06
Apr
10

Privacy: control, not secrecy

There’s a fundamental connection between liberty and privacy.  Liberty is, in a fairly simple-minded sense, control over one’s person.  (Most people — myself among them — would extend this to control over one’s property, as property is generally the persistent result of one’s previous actions.  But let’s not quibble.)  Bruce Schneier points out that privacy is better conceived as control over one’s personal information, rather than simply its secrecy:

There’s a lot of good stuff in there; I’m just going to hit the highlights.  The biggest idea in the essay is this one:

To the older generation, privacy is about secrecy. And, as the Supreme Court said, once something is no longer secret, it’s no longer private. But that’s not how privacy works, and it’s not how the younger generation thinks about it. Privacy is about control. When your health records are sold to a pharmaceutical company without your permission; when a social networking site changes your privacy settings to make what used to be visible only to your friends visible to everyone; when the NSA eavesdrops on everyone’s e-mail conversations–your loss of control over that information is the issue. We may not mind sharing our personal lives and thoughts, but we want to control how, where and with whom. A privacy failure is a control failure.

(Emphasis added.)

This construction spotlights the flaw in “if you have nothing to hide, you have nothing to fear” surveillance-state reasoning.  It’s not about “hiding” personal information, it’s about maintaining control over personal information.  Which is why his last bit makes me acutely uneasy:

If we believe privacy is a social good, something necessary for democracy, liberty and human dignity, then we can’t rely on market forces to maintain it. Broad legislation protecting personal privacy by giving people control over their personal data is the only solution.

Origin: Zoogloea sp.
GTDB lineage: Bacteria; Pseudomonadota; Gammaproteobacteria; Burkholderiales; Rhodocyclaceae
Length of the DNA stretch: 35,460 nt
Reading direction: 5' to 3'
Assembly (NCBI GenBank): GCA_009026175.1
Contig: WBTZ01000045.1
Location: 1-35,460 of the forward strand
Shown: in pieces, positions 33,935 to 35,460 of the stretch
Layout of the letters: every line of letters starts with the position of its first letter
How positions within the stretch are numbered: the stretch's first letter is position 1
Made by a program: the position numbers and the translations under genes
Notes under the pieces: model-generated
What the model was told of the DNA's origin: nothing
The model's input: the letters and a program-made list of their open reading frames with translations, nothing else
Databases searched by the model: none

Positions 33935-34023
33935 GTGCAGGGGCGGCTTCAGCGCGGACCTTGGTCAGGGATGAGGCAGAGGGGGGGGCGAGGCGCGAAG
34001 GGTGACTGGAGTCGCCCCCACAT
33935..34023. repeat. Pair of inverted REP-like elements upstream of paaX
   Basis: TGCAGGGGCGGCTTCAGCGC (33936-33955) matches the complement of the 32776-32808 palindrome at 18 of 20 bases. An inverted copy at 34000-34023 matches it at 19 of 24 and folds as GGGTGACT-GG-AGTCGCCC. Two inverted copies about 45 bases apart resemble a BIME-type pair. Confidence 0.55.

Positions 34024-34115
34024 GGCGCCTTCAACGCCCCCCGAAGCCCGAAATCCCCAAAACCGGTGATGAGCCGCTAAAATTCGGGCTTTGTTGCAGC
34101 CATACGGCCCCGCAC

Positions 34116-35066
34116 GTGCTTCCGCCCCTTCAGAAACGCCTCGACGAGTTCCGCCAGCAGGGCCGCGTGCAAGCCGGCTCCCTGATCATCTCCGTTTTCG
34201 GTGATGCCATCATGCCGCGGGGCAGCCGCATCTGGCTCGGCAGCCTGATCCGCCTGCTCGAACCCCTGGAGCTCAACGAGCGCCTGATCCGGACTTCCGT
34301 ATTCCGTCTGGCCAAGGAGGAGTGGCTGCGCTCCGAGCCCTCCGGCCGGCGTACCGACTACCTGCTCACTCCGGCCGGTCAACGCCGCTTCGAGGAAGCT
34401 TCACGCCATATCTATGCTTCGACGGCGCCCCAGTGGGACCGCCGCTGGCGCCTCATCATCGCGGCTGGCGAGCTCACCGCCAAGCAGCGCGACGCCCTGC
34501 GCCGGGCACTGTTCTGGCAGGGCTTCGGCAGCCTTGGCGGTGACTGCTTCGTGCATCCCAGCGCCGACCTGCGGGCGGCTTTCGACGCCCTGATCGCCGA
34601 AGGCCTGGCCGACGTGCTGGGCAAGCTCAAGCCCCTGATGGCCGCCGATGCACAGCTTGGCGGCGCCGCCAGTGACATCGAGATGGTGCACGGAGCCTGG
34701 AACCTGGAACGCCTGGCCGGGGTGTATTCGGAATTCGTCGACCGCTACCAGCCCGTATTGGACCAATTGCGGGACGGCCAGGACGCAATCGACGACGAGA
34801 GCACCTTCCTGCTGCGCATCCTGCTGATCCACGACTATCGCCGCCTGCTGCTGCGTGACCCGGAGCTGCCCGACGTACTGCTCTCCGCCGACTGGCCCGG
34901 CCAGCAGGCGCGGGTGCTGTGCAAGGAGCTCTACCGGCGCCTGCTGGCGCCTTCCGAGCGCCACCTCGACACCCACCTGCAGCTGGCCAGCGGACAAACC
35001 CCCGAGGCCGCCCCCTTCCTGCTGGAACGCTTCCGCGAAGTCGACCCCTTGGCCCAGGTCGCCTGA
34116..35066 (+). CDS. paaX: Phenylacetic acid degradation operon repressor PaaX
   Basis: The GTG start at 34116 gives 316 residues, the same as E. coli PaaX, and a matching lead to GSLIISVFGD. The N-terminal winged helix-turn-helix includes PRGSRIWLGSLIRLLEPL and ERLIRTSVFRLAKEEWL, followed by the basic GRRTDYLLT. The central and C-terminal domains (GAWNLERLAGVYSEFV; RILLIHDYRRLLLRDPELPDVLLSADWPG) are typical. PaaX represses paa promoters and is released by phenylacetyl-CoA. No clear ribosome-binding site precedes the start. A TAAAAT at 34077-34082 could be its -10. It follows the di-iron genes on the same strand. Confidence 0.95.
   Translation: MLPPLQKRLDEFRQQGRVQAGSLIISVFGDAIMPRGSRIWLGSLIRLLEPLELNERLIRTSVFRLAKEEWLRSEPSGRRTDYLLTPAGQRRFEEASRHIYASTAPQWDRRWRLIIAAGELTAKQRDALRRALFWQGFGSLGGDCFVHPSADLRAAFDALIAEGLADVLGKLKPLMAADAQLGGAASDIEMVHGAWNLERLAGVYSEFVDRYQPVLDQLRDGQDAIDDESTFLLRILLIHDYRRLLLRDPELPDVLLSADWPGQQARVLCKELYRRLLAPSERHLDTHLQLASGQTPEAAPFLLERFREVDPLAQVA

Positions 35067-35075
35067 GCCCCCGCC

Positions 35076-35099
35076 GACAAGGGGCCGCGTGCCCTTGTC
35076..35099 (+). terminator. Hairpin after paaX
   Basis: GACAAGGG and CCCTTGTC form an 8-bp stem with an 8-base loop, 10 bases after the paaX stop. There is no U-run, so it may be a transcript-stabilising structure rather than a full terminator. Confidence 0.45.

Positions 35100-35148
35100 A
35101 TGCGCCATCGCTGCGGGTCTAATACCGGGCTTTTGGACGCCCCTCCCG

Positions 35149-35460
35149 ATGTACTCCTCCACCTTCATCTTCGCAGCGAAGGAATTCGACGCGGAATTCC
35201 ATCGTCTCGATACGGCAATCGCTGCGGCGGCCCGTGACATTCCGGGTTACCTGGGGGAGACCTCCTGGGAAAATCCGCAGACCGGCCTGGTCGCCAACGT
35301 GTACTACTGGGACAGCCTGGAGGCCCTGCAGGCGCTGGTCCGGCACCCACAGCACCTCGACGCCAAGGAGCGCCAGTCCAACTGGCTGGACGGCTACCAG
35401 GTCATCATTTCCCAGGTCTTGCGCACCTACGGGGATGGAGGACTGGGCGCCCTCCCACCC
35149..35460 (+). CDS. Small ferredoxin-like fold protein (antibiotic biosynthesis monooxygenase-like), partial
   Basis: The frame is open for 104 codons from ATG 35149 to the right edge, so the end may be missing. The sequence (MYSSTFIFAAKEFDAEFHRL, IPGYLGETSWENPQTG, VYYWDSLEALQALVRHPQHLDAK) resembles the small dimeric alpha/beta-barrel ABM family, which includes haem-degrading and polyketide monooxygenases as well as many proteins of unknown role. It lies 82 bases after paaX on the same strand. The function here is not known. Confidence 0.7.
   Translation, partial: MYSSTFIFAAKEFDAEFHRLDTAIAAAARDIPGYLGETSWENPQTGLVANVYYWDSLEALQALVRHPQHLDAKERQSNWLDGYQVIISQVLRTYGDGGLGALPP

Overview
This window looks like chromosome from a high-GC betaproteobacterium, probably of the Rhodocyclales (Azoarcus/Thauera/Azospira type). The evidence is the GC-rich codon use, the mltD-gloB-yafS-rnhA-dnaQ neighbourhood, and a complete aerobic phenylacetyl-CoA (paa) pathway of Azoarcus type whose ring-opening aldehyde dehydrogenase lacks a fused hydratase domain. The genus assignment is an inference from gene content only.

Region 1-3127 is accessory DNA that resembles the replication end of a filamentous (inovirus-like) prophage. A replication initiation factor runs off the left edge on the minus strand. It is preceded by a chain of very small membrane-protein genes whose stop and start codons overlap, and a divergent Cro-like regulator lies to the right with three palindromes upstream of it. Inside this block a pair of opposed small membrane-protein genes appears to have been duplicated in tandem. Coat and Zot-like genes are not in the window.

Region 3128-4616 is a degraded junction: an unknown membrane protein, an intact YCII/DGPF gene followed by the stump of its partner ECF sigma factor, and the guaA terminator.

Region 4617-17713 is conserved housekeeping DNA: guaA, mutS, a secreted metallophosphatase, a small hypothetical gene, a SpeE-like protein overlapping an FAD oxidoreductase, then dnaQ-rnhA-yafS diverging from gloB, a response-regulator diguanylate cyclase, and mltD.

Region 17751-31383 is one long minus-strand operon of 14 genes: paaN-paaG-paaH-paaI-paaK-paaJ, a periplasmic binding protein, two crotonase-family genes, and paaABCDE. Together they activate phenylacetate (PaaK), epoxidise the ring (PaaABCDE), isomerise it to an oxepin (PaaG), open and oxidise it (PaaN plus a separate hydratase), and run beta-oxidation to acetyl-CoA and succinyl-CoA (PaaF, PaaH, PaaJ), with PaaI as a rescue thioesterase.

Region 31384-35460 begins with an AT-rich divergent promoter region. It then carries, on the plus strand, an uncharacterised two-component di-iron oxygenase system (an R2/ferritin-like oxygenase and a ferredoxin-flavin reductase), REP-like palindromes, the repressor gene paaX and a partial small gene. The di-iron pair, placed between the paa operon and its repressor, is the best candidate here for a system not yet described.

So far as I know, there are no sectors of the market where privacy invasion is non-optional.  If I’m concerned about what Google’s doing with my data, I can use Scroogle to maintain anonymity and get a Hushmail account rather than use gmail.  If I don’t trust Facebook with my personal information, I can… not use Facebook.  (No FarmVille?  OMG ONOZ!)  If I don’t want a purchase to show up on my credit card bill, I can pay cash.  These are mildly to significantly less convenient alternatives, but they’re available.  (Zendo Deb elaborates on the Facebook issue, and on online privacy in general.)

On the other hand, if I want to visit my parents without being subject to search, I have to commit a felony.

No, there aren’t sufficient market solutions to modern privacy issues.  But asking the government to protect personal privacy is like asking a pack of rabid wolves to guard the henhouse against foxes.  The potential for regulatory capture is enormous, as is the incentive to build in back-doors “for legitimate law-enforcement purposes” or the like.

I suspect that there’s a solution out there — ever the optimistic engineering type — and its synthesis probably involves a critical mass of the writings of Robert Heinlein, Claire Wolfe, Eric Raymond, Bruce Schneier, and Joel Spolsky, and some alcohol.  Well, lots of alcohol.  But I’m not likely to be the one to do it, so one of y’all had better get cracking.

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